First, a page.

Whole-heart magnetic resonance imaging of isolated subpulmonary stenosis associated with hypertrophic cardiomyopathy.
- SourceAvailable from: ncbi.nlm.nih.govHeart (British Cardiac Society) 09/1997; 78(2):205-6. · 5.01 Impact Factor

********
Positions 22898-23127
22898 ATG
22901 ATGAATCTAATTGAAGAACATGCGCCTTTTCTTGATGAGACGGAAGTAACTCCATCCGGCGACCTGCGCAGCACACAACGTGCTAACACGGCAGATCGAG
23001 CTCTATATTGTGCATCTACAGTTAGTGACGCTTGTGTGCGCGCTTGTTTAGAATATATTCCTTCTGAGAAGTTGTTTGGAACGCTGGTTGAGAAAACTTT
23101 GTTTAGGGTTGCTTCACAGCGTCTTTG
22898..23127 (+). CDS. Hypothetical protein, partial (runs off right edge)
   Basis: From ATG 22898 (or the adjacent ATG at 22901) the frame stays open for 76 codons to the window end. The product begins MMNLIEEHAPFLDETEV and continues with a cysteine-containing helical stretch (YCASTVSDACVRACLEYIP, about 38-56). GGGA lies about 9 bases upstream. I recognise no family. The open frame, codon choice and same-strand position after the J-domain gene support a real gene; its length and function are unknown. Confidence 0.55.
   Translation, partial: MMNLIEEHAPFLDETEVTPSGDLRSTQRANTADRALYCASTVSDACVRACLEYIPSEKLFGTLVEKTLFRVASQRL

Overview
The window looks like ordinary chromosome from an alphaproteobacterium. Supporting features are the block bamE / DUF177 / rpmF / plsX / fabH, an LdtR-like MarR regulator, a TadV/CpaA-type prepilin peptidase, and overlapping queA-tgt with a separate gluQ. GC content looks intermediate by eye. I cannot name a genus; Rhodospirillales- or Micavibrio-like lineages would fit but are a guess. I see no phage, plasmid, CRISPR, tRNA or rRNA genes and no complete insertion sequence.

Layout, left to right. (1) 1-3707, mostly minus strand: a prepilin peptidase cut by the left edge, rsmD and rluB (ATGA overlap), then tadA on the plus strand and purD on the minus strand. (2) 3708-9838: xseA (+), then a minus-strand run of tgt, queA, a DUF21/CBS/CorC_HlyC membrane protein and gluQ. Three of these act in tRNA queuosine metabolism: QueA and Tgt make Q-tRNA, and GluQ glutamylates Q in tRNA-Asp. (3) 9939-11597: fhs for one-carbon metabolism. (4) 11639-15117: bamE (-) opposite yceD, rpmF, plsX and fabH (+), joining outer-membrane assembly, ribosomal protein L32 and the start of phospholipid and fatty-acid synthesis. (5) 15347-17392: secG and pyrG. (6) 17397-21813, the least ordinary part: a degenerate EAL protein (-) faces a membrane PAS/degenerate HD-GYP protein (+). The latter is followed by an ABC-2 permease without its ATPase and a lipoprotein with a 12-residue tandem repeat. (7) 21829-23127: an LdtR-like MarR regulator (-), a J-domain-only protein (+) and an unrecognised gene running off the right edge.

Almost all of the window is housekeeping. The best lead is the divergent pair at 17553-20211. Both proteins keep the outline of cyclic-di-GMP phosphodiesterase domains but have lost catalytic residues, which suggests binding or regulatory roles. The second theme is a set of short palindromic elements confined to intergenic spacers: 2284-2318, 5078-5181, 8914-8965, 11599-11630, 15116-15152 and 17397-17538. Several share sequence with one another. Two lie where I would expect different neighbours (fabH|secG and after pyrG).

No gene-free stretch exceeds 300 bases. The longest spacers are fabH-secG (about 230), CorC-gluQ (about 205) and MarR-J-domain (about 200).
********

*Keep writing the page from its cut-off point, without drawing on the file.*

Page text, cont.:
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ABSTRACT: Hypertrophic cardiomyopathy is a diverse clinical and pathophysiologic entity that involves principally the left ventricle and is caused by asymmetric or concentric hypertrophy of unknown cause. If asymmetric, the hypertrophy is usually greates in the ventricular septum, but variations occur in which the hypertrophy may be maximal at the apex, at the midventricular level, or, rarely, in the free wall of the left ventricle. Right ventricular involvement is usually less evident.The principal abnormality in systole is the obstruction to left ventricular outflow caused by upper septal hypertrophy narrowing the outflow tract and setting the stage for Venturi forces to cause systolic anterior motion of the anterior or posterior mitral leaflets. The time of onset and duration of mitral leaflet-septal contact determine the magnitude of the pressure gradient. Mitral regurgitation invariably accompanies the obstruction to outflow. Ventriculomyotomy-myectomy surgery, by thinning the septum and widening the outflow tract, abolishes the abnormal mitral leaflet motion and, consequently, the obstruction to outflow and the mitral regurgitation. This form of surgery more dramatically relieves the systolic abnormalities and the accompanying symptoms than any form of medical therapy available today.The extent of hypertrophy is believed to be the principal determinant of the impaired left ventricular relaxation and increased chambers stiffness (decreased compliance) that characterize diastole in hypertrophic cardiomyopathy. Relaxation is impaired by the contraction load (the obstruction), by a decrease in the principal relaxation loads, by a pathologic degree of nonuniformity of contraction and relaxation, and in all likelihood, by impaired inactivation of the biochemical processes responsible for contraction (? due to primary or ischemia-induced calcium overload). Calcium channel-blocking agents may dramatically improve left ventricular relaxation by speeding up the inactivation process, by decreasing the degree of nonuniformity, or by altering the contraction and relaxation loads in a favorable manner.Atrial and ventricular arrhythmias are responsible for a significant proportion of the morbidity and mortality, and their occurrence also appears to depend on the extent of hypertrophy. Thus, the major manifestations of hypertrophic cardiomyopathy in systole and diastole as well as the disturbances of rhythm appear to be related to the site and/or extent of the hypertrophic process.We have learned a great deal about hypertrophic cardiomyopathy in the 27 years since its modern description. The techniques available to cardiology today have added tremendously to our knowledge and understanding of the pathophysiology of the systolic and diastolic abnormalities.The spectrum of hypertrophic cardiomyopathy continues to expand as the result of ongoing clinical and laboratory studies. However, our knowledge of the basic cellular defect(s) in this disease remains notably deficient. It is to be hoped that future research in hypertrophic cardiomyopathy will focus on the more basic aspects of this fascinating entity in order that our understanding and management of these patients can be based on a firmer foundation of fundamental scientific knowledge.Progress in Cardiovascular Diseases 01/1985; · 4.00 Impact Factor